Saturday, August 28, 2010

Talking Change When You Don't Want to Change...

Today, on the steps of the Lincoln Memorial in Washington, DC, conservative commentator Glenn Beck held his "Restore Honor" rally in front of tens of thousands of people from around the country. It was lost on no one that Beck's rally was held on the 47th anniversary of Martin Luther King's "I Have A Dream" speech, given on the same steps; in fact, Beck, former governor Sarah Palin and other speakers repeatedly invoked King's name and legacy during the rally.

My political bias and general dislike of Beck and Palin aside, many things troubled me about this rally. For one, King's speech talked about setting aside racial differences and uniting for a common cause. Beck and Palin, addressing a predominantly white crowd, mentioned that the US was in danger of "turning into Mexico." Rally participants distributed pamphlets that depicted President Obama with Hitler's mustache and wore shirts that said "Treat Obama like a used teabag; dump him now!" One can only wonder whether such a rally would have been held had anyone other than the nation's first African-American president been in office.

Another thing Beck spoke of is the need to "restore traditional American values." We hear this a lot from conservatives. But of course, these traditional American values—where Christianity is valued above other religions, where people can get married and divorced and married and divorced but same-sex marriage destroys the "sanctity" of marriage, where "patriotism" is valued only when personal civil rights are trampled—only benefit those who espouse them. They don't actually uphold those values. After all, Beck called President Obama a "terrorist," and Palin likes to create her own version of reality to suit her purposes.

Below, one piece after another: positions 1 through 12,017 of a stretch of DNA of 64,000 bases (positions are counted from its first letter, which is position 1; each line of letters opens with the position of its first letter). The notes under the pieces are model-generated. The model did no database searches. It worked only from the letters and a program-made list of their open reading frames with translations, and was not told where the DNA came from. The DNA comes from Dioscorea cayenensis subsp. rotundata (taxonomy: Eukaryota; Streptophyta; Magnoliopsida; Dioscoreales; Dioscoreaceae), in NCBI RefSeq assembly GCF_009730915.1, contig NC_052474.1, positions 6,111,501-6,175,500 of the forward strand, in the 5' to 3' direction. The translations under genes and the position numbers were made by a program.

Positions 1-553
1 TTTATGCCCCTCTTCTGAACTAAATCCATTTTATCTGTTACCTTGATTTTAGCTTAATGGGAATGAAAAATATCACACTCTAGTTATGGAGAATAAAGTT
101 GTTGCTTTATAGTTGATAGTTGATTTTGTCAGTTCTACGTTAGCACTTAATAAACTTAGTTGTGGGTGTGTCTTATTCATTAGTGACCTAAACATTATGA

And the third worrisome thing about this rally is what Beck called "America today begin[ning] to turn back to God." One supporter chanted to a heckler "Go to church. Restore America with peace." So whose God are we speaking of? I'm fairly certain that a person like me wouldn't be welcomed into this group unless I renounced who I was.

So should I just move to Canada now?

This world, especially the world of politics, is governed by the philosophy of "do as I say, don't do as I do." And while the hypocrisy is alternately troubling and amusing most of the time, I am frightened by the once-again-growing conservativism of this country. I know that our nation was built on the idea of freedom for all, but I believe people like Glenn Beck and Sarah Palin would like to amend that philosophy, and offer freedom for those who believe what they believe and act as they say you should. Daring to be different doesn't deserve the same rights. And to me, that's not restoring honor. That's building a nation on fear, ignorance and prejudice.

Not the same idea that our founding fathers had in mind.

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